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In Spence's Job Market Signaling paper (a non-paywalled version is available here) firms observe applicants' educational investment. From these signals the firms glean information on the "type" or productivity of the applicants, the idea being that if one was able to suffer through Multi-dimensional Numerical Marketing Synergies in Corporate Finance and get a decent grade one is likely to do well at work unrelated to the subject as long as it requires similar intellectual capabilities and endurance.

It occured to me that completing work related tasks while caring for a small child would also say a lot about one's endurance (not sure about intellect, perhaps that too). There are some obvious difficulties, such as the cost of caring being split between two people, idiosyncratic postpartum symptoms, measuring how well the tasks were completed etc. One could argue similar problems exist w.r.t. educational investment.

Has there been academic research on this?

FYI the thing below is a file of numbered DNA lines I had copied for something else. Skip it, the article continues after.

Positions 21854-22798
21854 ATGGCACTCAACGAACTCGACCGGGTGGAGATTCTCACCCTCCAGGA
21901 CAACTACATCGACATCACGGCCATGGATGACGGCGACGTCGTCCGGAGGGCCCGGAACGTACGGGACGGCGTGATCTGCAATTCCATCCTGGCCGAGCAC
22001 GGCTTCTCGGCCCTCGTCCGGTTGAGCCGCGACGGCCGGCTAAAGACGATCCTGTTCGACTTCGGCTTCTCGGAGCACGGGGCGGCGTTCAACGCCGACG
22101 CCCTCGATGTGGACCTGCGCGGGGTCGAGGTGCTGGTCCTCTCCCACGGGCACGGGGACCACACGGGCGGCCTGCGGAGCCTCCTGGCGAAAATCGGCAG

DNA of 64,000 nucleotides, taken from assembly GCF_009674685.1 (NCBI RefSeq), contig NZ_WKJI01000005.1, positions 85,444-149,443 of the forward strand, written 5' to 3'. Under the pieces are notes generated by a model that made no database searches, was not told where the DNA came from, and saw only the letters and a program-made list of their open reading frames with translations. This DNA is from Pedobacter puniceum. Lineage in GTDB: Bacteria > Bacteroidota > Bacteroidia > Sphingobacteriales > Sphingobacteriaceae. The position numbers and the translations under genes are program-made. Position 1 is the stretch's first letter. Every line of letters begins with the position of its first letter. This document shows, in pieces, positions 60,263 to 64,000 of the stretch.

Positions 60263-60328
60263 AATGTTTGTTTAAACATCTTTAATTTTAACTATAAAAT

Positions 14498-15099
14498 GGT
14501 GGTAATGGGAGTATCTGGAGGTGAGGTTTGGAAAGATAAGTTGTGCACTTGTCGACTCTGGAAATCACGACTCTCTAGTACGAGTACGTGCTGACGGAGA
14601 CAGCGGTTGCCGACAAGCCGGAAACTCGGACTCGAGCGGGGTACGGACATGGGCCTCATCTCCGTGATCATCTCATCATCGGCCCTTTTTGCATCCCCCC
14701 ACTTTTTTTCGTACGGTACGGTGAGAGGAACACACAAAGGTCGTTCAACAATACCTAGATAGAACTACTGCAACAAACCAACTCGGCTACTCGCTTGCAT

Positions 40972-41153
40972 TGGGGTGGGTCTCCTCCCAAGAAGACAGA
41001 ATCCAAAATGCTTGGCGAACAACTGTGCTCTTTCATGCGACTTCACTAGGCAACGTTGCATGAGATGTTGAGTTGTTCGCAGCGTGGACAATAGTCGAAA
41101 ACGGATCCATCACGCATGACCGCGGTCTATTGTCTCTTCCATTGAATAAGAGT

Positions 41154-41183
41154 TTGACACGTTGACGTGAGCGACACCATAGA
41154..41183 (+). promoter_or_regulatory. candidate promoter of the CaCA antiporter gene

Googling around on Scholar reveals little, as there are tons of research for some combinations of the keywords: income + children, signaling + children, etc.

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  • $\begingroup$ With "research on this" you mean research on similar (to the caring context) problems with the Spence model's context? Or do you mean research on child caring as a job market signal? $\endgroup$ – VARulle Mar 15 at 13:29
  • $\begingroup$ @VARulle I was thinking specifically of caring for babies, as it seems to require more endurance than studying late for some exams, but I am also open to research on different signals as long as they are similarly taxing. $\endgroup$ – Giskard Mar 15 at 15:12
  • $\begingroup$ Interesting question, but I also know nothing and found nothing... So, in a toy model, high-endurance types return to work ("complete work-related tasks") quickly, while low-endurance types take parental leave for a few years - is that what you mean? Could be hard to disentangle the signalling effect from the added on-the-job training of the high-endurance type then. $\endgroup$ – VARulle Mar 16 at 8:59
  • $\begingroup$ I was thinking more about what happened when people returned to work, could they juggle their roles succesfully. $\endgroup$ – Giskard Mar 16 at 9:35

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